In the nineteenth century Franz Liszt probably did more than any other composer for the genre of the piano transcription. His transcriptions and paraphrases made an important contribution to the development of piano music, with their technical challenges, innovative notation, and complex pianistic and dramatic effects. He was also active at a time when huge developments in the manufacture and mass production of pianos meant that the instrument was almost ubiquitous in every domestic setting, and amateur players were keen for repertoire which could be enjoyed at home. His transcriptions of Beethoven’s symphonies, for example (works which he also performed himself), allowed the home player to enjoy these great works from the comfort of the parlour or salon, and through his brilliant piano transcriptions, Liszt unselfishly promoted and disseminated the works of his fellow composers.
Bach, trans. Liszt: Prelude in A minor (Khatia Buniatishvili, piano)
Robert Schumann considered Liszt’s transcriptions to be “new” works, such was Liszt’s painstaking approach combined with a keen sense of structure and narrative, which enabled him to get to the very heart of the music to create works of astonishing depth. (Schumann also remarked that Liszt’s transcriptions were perhaps the most difficult pieces written for the piano up to that time). He was highly sensitive to sonority and his appreciation of the piano’s capabilities brought wonderful orchestral sounds and timbres, vivid textures and colours to his piano transcriptions through devices such as arpeggios, complex figurations, elaborate cross-hand effects and innovative use of the pedals. For the first time, the piano could be used to reproduce the sound of any instrument: in his transcriptions of Bach’s organ works, the use of rapid passage work and cascading double octaves, for example, creates deep resonance in the bass, akin to the rich sound of a mighty church organ.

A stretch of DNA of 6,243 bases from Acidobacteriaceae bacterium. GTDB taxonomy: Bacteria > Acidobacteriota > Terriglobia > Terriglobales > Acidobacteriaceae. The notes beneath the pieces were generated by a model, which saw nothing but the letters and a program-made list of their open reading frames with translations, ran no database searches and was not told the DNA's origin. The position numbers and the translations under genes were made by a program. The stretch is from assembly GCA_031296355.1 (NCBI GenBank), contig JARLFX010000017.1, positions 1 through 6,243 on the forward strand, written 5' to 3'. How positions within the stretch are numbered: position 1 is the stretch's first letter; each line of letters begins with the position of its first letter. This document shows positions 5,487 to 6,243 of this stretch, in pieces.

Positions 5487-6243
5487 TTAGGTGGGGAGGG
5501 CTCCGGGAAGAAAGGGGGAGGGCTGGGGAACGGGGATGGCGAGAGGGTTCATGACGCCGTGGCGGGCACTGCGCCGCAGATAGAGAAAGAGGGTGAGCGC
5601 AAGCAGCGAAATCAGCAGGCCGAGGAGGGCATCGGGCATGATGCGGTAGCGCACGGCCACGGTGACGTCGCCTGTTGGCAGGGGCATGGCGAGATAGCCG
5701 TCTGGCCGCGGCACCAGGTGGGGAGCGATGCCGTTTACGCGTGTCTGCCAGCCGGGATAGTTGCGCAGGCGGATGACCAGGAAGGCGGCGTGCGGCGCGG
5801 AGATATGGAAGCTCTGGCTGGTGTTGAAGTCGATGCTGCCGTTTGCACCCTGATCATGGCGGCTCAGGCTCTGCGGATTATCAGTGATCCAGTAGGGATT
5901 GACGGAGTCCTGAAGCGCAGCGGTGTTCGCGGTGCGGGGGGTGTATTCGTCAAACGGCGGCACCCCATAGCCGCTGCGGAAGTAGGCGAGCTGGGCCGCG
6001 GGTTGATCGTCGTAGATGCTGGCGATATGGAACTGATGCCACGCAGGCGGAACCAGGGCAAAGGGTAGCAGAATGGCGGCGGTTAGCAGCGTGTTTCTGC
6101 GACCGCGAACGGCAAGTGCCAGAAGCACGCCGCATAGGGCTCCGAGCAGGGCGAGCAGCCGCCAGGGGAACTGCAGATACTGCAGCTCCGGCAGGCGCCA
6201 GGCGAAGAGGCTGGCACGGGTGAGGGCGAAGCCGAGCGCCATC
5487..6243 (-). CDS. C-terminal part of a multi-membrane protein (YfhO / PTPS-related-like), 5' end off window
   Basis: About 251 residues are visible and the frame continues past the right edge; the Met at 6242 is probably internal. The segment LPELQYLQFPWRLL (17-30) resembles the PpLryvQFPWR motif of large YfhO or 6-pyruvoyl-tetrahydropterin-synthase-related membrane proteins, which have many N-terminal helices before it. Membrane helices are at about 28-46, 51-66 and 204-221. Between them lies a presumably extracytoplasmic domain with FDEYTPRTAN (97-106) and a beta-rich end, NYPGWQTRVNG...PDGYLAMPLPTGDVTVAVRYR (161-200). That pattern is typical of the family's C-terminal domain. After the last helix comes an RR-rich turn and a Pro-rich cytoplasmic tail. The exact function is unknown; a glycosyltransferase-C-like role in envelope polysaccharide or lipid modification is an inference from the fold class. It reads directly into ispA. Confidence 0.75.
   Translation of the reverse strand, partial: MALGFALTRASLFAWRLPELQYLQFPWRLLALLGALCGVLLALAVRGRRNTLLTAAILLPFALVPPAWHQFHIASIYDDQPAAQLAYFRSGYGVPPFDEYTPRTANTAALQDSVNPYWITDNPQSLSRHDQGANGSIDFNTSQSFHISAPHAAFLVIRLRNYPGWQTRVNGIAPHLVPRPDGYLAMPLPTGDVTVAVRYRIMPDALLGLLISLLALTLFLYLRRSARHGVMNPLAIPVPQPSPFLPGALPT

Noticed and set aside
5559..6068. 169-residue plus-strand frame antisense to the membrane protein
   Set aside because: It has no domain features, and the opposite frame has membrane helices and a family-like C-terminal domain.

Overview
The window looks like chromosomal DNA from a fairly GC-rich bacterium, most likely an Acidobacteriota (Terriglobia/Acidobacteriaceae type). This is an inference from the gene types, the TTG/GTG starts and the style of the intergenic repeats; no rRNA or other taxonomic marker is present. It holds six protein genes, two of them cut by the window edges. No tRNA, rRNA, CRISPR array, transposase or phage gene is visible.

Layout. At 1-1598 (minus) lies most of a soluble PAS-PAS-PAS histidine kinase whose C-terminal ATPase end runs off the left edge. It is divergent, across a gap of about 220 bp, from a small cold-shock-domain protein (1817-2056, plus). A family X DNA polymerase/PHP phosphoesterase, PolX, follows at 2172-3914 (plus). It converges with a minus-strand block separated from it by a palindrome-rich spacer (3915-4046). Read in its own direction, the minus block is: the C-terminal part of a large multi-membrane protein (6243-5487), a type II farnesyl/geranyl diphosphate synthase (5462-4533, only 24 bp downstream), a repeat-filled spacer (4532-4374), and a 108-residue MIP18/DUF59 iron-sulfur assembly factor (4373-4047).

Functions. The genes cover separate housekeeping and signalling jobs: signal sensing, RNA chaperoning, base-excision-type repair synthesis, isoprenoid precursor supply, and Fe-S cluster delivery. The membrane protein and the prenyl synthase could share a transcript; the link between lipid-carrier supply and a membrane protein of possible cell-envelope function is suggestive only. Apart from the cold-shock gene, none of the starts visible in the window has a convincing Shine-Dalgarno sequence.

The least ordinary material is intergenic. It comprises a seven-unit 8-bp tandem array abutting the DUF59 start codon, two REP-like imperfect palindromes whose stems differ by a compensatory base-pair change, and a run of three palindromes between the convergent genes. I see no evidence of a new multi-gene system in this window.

Schubert/Liszt: Standchen (Oxana Yablonskaya, piano)
It is in his transcriptions of Franz Schubert‘s songs that Liszt’s fine art of transcription reaches its apogee. He transcribed some 60 of Schubert’s songs for solo piano and in doing so helped popularise the then obscure works of Schubert, quickly elevating them to the position of popular concert pieces where they remain today. Liszt’s Schubert transcriptions are not simple “arrangements” of the original songs: many of the works consist of two or three piano accompaniments and one line of melody or a doubling of the melodic line, yet without any paraphrasing or free fantasies. Such is Liszt’s skill he is able to present music which is pianistically “totally Liszt”, yet retains the core melodic and emotional depth of these works, so that the essence of the composer is captured with all the lyrical beauty and of Schubert’s original. As Liszt intentionally preserved all the details of the original songs, the transcriptions present challenges for the pianist, such as how to produce a beautiful vocal line and convey the meaning of the song’s words on the piano, as well as interpretive aspects such as ornamentation and style. In Standchen (Serenade) from the Schwanengesang, or the Ave Maria, for example, the tantalizing beauty which Liszt imbues in this music is the finest testament of Schubert’s immense gift for melody – and Liszt’s sensitive and respectful appreciation of it.
In his Paraphrases and Reminiscences, Liszt offers a re-interpretation based on thematic material drawn from the original source, his best known being based on operas by Verdi. These are not simple transcriptions or “opera medleys” but rather Liszt takes the principal elements of the opera and creates a new art work. And in doing so pays tribute to the original. Just as in the song transcriptions Liszt seeks to evoke sonorities of both voices and orchestra, challenging the performer’s sense of drama, colour and imagination in unique ways.
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Liszt/Verdi: Paraphrase on Rigoletto